Girl gets the dream of having own comic strip but has no idea what to write about. This is the dilemma in Girlsplaining by Katja Klengel. The author is so excited about getting the opportunity to create her strip. She dreams of being the Carrie Bradshaw of the comic world. She plans on meeting with her friends and writing about their lives. Thinking about it further, she finds following the Sex and the City formula to be limiting. She doesn’t want to just talk about guys.
Katja is interested in topics like being self-conscious about body hair, pressure to have children, female heroines, and gender-neutral toys. I appreciated the author’s honesty in detailing her anxieties and fears of having children. She shares her internal struggle if this is the right thing for her. On the con side, she worries about pregnancy being painful, having enough money to raise a kid, and not having time for herself. I laughed at her depiction of having a C-section as akin to having someone take a chainsaw to your belly. She also imagined a wrestler jumping on her tummy to push the baby out. On the pro side, she envisions that her kid could save the world and become Sailor Moon!
My favorite section of the graphic novel is the one on toys. Katja recounts how she loved and collected Barbie™ dolls as a young girl. She was really into her brother’s LEGO™ set that featured dragons and knights, but he wouldn’t let her play with it. He instead recommended that she play with her own LEGO™ set. She remarks how that one didn’t have dragons, but a beach bar and girl surfer. I could see from her perspective how this limited her imagination and sense of fun. Why should dragons only be for boys? She notes that her nephew was embarrassed when he was caught playing with a Barbie™. I recall as a librarian, when I was doing a storytime for kindergartners, a young boy chose a LEGO Barbie™ book and a classmate took the opportunity to chide him for his selection. He said, “That’s a girl’s book!” My reaction was to say, “There is no such thing as girl books or boy books, there are just good books.” A parent who volunteered that day gave me a look that said, “Right on!”. I found myself sympathizing with this story because I’ve seen how gendering things limits people on both sides.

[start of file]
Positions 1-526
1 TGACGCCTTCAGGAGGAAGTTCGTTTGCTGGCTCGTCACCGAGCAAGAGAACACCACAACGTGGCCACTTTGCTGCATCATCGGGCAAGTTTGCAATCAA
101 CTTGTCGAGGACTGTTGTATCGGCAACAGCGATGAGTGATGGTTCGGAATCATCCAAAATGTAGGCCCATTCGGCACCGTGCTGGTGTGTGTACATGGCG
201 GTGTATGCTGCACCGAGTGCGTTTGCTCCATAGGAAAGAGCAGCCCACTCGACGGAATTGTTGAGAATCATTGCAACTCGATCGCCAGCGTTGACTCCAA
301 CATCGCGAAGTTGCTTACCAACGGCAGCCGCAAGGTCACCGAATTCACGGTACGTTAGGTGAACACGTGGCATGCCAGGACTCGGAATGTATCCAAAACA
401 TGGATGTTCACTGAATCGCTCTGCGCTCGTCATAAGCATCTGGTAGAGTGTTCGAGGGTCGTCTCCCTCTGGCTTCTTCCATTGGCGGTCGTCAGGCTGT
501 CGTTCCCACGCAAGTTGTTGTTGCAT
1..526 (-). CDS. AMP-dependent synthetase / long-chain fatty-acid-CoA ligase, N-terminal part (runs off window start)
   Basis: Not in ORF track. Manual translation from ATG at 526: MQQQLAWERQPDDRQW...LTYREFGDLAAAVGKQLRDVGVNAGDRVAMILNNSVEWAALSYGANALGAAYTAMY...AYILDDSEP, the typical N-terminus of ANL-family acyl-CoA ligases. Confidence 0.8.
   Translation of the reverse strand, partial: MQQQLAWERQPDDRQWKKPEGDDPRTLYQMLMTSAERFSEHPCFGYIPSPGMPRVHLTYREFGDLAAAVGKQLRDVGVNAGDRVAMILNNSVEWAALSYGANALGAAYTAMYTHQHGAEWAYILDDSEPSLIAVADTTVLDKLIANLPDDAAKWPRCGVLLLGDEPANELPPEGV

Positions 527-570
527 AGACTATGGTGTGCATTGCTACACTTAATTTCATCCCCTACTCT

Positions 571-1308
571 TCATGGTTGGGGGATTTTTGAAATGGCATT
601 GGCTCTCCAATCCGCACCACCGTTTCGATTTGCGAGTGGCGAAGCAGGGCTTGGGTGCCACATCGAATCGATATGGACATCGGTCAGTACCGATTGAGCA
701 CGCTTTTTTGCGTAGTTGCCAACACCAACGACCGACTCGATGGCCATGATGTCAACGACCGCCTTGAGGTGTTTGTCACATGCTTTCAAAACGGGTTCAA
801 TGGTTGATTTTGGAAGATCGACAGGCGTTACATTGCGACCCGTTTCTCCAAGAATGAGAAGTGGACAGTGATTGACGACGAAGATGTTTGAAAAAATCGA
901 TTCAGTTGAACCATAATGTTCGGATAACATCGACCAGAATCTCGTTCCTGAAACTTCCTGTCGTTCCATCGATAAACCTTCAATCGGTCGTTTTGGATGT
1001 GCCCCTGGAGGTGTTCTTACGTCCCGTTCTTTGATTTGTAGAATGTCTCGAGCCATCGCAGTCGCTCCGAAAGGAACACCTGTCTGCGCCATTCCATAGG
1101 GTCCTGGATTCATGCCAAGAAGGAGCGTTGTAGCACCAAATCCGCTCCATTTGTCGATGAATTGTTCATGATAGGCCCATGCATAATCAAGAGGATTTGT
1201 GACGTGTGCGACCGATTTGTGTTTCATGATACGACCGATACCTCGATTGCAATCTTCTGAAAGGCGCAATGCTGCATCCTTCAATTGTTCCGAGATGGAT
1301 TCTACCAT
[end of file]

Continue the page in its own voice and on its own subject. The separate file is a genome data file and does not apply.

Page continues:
The artwork is drawn in shades of pink, Katja’s way of unabashedly embracing her femininity and reveling in it. She throws in a lot of pop culture references such as Sailor Moon, Star Trek, Buffy the Vampire Slayer, and Family Feud. Katja has an obsession with American pop culture and includes a list at the end of the book of her favorites. People are drawn in a very realistic way, with different body shapes, hair, and facial features. She uses a lot of white background space to highlight certain scenes and to focus your eyes on certain points she is trying to make.
I would highly recommend purchasing Girlsplaining. It talks humorously about a lot of issues that women go through. It is a quick read and highly enjoyable for me. There are some very adult discussions about female body parts and drawings included. This graphic novel is appropriate for older teens who parents feel have the maturity to handle the subject matter.
By Katja Klengel
BOOM! Archaia, 2021
NFNT Age Recommendation: Adult (18+)